While I’m not a doctor nor do I play one on TV, I’ve been dealing with lower back issues for some time on and off the mats. I first hurt my lower back some twenty years ago barreling down an icy mountain on my ancient Burton Cruzer. I failed to catch an edge on the hard-packed snow and ended up tumbling down the rest of the run, my body twisting in all sorts of directions like some contortionist on methamphetamines.
Once I finally stopped and managed to undo my archaic bindings (I’m sure those bindings are now in some BDSM museum. They were horrible), shooting pain shot down my suddenly weak legs and I collapsed on my ass. I sat in a mild panic certain I’d slipped a disc or something and waited for my buddies. The lower back spasm dissipated enough for me to get on the chairlift and get home.
Thankfully, x-rays proved negative. Still, I ended in and out of chiropractor’s office for a few months. He gave me some exercises that helped a little, but never solved the spasms. Really, ibuprofen was the only thing that helped for a good long while.
I’ve had to deal with incredibly annoying back spasms for years since that terrible tumble. They would occur randomly in the middle of shooting hoops, lifting weights, grappling, making the beast with two backs, etc.
After a lot of work and research (working as an editor the fitness world for a handful of years helped even though there’s a ton of snake oil in that industry) alongside some due diligence I’ve pretty much fixed my lower back pain and spasms for, dare I say, good. Here are the various stretches and exercises that got me there.
Stretch Your Hip Flexors
When dealing with a tight lower back folks often try to stretch their hamstrings. Wrong! Okay, not quite incorrect, but the main culprit is often tight hip flexors – specifically the psoas major. The psoas connects directly to the lower spine as seen here. When these muscles tighten up they pull on our spine causing lower back pain and tightness. In fact, lower back pain is the most frequent symptom of Psoas Syndrome.
The most helpful vid I’ve found to help loosen up my hip flexors is by Antranik (a frequent contributor on r/fitness and r/flexibility on reddit). I usually find some show on Netflix or Hulu and just stretch for an episode (currently, it’s Attack on Titan. For the love of God, can Eren stop crying all the time? Or is that just an animé thing?):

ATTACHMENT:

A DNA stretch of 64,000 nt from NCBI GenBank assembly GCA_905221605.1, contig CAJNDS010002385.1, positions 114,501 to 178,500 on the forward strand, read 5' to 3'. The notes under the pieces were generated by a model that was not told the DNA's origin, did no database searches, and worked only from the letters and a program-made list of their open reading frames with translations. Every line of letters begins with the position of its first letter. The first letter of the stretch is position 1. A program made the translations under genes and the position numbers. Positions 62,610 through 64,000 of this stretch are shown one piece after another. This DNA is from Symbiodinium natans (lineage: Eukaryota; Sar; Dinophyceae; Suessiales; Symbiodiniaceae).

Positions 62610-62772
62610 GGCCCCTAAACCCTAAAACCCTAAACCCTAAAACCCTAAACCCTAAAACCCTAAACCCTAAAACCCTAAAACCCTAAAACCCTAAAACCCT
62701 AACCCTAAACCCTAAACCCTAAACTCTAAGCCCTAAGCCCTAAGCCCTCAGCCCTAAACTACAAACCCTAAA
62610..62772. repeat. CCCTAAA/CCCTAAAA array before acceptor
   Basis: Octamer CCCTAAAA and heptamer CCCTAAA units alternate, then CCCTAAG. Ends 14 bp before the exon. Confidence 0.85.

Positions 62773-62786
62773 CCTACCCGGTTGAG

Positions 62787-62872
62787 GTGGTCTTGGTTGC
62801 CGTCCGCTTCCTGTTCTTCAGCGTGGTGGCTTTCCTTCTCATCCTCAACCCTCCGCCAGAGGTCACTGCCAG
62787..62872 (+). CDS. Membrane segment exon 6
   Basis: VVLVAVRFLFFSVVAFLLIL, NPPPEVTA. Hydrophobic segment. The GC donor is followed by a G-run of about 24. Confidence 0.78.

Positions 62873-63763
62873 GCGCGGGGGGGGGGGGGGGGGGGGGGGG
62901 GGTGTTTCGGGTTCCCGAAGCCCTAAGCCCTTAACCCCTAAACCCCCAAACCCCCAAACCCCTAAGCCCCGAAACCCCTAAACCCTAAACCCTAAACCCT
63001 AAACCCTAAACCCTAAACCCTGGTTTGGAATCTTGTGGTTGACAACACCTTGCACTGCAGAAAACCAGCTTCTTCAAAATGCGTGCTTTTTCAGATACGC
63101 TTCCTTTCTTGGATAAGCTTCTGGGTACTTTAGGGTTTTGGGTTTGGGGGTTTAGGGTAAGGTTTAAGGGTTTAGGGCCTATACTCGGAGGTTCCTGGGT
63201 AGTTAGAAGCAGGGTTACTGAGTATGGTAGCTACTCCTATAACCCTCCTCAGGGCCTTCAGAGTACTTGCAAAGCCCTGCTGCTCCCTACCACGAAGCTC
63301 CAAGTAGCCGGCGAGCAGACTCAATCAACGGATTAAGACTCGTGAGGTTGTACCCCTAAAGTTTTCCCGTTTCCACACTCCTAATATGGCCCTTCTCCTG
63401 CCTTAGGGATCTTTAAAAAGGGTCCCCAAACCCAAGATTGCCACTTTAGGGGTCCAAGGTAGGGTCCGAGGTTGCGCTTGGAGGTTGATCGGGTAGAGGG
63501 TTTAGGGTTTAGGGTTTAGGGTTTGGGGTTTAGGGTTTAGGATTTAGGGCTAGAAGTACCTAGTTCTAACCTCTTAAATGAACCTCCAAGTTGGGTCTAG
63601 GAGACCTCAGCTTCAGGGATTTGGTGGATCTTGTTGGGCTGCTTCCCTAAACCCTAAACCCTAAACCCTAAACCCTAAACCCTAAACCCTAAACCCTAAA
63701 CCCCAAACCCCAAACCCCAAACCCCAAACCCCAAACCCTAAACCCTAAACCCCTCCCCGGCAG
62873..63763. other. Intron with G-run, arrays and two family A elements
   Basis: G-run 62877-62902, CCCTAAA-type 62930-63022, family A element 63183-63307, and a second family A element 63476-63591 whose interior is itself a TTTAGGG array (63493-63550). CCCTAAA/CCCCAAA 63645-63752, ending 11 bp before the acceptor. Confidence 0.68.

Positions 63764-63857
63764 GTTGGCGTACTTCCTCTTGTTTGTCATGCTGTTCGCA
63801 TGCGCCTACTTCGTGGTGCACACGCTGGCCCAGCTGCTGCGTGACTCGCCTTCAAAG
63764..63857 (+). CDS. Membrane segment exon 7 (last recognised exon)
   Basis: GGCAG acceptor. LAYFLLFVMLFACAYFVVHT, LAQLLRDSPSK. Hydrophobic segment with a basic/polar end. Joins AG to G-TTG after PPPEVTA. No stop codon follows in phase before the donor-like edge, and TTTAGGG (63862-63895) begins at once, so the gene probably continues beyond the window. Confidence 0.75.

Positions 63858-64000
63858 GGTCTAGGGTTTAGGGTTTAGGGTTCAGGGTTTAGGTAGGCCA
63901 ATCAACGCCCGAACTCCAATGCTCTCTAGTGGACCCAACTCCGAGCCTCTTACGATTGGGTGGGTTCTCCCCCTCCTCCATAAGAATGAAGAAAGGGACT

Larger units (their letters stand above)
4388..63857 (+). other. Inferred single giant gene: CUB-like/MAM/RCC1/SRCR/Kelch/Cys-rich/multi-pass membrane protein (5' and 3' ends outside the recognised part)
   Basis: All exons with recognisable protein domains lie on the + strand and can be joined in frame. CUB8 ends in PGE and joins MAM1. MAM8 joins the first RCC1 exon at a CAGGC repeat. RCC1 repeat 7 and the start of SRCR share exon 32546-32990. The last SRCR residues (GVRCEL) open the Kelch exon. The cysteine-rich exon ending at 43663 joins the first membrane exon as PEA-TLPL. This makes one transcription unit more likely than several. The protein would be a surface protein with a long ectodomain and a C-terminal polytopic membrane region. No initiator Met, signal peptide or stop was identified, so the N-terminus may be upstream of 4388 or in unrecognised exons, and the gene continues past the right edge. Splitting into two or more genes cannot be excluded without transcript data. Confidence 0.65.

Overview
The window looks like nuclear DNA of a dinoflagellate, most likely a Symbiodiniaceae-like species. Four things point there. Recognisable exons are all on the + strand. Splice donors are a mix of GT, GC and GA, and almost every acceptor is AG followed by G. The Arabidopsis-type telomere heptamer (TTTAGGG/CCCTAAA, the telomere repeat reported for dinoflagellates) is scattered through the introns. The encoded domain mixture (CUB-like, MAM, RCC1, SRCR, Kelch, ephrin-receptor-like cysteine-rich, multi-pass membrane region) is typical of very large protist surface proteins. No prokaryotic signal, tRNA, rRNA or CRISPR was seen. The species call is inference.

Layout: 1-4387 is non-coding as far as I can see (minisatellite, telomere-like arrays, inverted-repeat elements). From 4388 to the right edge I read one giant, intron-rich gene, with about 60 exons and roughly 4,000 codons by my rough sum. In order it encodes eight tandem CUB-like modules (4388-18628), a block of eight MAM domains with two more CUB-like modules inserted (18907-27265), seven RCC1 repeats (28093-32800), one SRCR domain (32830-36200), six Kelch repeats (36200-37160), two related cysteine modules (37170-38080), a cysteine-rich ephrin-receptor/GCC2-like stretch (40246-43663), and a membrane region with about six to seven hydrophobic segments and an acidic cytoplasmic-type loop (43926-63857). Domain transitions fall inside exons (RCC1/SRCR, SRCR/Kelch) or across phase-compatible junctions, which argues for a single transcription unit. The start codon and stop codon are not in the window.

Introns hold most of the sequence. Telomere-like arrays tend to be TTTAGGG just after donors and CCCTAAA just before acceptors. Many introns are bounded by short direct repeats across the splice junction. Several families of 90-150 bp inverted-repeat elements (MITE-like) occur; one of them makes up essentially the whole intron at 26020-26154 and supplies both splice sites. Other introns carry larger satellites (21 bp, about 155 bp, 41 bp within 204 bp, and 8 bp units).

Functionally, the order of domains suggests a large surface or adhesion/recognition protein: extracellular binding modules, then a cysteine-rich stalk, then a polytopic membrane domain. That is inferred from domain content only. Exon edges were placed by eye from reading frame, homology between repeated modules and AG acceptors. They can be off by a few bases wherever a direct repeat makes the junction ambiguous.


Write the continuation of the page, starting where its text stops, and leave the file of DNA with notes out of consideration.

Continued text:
On the poor assumption that it would make my back worse, I shied away from deadlifts for a long time. I assumed that I’d be putting my back at greater risk with such a movement. However, if there’s any one thing that I can attribute to remedying my lower back pain and spasms it’s deadlifts. It took a long time for me to get the form right, especially when adjusting for my body type (I’m all arms and legs). I never go heavy either. I keep the reps around the 5-8 range. I know touch-and-go reps are frowned upon by some, but they work for me. Maintaining form is my highest priority. My lower back and core are probably stronger and healthier than it’s ever been because of deadlifts. The only downside is that my obliques are a little bigger giving me love handles (It’s that or the pint of Ben & Jerry’s Pistachio Pistachio I shame eat in the AM darkness every week). Alan Thrall’s tutorials helped a ton:
Unlock Your Hips
I have an incredibly tight ass. I wish that was a humble brag, butt it’s not. My hips are just hopelessly stiff all the time. Tight hips contribute to lower back pain and can also lead to piriformis syndrome or, worse, sciatica. Judiciously rolling out my glutes and hip flexors with a lacrosse ball just about every night before stretching has loosened things up quite a bit in my hind portions. If a lacrosse ball is too painful, start with a basic foam roller:
Also, the 90/90 stretch is lifechanging:
Obviously, grappling isn’t exactly the greatest thing for our backs. Nothing like getting stacked by some behemoth to have that point driven home. I’d argue that constant sitting and being sedentary are probably worse for us though. Now go train :).
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